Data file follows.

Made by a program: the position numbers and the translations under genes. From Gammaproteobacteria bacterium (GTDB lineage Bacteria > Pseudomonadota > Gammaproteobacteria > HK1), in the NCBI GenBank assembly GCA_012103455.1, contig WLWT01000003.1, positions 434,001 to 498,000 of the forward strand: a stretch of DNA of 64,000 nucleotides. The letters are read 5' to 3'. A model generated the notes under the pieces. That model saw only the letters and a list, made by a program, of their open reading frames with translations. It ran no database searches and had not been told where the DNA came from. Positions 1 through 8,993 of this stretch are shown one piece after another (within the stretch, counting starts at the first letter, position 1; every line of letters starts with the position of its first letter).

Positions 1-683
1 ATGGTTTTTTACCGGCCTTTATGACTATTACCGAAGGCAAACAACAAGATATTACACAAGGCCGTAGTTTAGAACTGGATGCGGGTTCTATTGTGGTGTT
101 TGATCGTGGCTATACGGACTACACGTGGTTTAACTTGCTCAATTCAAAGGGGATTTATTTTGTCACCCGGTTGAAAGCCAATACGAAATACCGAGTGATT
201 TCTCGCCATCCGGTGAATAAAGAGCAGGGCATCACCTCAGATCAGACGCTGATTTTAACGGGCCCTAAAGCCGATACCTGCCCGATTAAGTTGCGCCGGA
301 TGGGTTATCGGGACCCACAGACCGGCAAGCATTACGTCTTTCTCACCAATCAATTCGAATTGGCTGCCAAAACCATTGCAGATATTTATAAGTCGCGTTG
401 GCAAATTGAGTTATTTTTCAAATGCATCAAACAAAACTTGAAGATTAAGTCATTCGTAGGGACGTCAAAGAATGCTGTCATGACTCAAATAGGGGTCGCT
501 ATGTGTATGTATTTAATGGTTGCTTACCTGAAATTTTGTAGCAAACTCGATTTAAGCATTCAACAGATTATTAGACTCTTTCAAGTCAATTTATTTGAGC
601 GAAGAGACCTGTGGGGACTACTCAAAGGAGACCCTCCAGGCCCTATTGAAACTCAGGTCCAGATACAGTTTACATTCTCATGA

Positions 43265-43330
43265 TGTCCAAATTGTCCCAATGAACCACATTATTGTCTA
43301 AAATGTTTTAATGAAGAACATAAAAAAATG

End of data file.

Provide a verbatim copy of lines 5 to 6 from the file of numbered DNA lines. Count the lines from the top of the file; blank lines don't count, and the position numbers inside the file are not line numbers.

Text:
201 TCTCGCCATCCGGTGAATAAAGAGCAGGGCATCACCTCAGATCAGACGCTGATTTTAACGGGCCCTAAAGCCGATACCTGCCCGATTAAGTTGCGCCGGA
301 TGGGTTATCGGGACCCACAGACCGGCAAGCATTACGTCTTTCTCACCAATCAATTCGAATTGGCTGCCAAAACCATTGCAGATATTTATAAGTCGCGTTG